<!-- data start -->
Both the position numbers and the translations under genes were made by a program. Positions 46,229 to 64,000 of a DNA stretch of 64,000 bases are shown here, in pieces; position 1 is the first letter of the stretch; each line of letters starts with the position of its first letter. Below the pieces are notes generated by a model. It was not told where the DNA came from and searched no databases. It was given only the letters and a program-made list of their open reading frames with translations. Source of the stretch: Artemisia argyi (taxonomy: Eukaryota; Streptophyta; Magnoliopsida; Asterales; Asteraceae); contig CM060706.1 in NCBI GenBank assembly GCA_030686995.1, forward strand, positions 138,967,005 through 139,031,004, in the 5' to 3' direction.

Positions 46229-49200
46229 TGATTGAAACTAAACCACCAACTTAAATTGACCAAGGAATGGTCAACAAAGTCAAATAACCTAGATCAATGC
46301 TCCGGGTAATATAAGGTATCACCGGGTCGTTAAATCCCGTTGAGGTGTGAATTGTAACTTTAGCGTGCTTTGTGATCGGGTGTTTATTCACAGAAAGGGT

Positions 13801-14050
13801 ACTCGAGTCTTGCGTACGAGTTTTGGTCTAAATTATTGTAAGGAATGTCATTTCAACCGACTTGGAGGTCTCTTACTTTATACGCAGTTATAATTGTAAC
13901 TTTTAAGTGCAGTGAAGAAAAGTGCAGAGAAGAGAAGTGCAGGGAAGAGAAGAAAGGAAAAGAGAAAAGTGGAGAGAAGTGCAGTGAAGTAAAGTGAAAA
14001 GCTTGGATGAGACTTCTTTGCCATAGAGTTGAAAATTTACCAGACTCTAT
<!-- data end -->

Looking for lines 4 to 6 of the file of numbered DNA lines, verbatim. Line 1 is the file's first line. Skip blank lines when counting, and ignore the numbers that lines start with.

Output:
46301 TCCGGGTAATATAAGGTATCACCGGGTCGTTAAATCCCGTTGAGGTGTGAATTGTAACTTTAGCGTGCTTTGTGATCGGGTGTTTATTCACAGAAAGGGT

Positions 13801-14050
13801 ACTCGAGTCTTGCGTACGAGTTTTGGTCTAAATTATTGTAAGGAATGTCATTTCAACCGACTTGGAGGTCTCTTACTTTATACGCAGTTATAATTGTAAC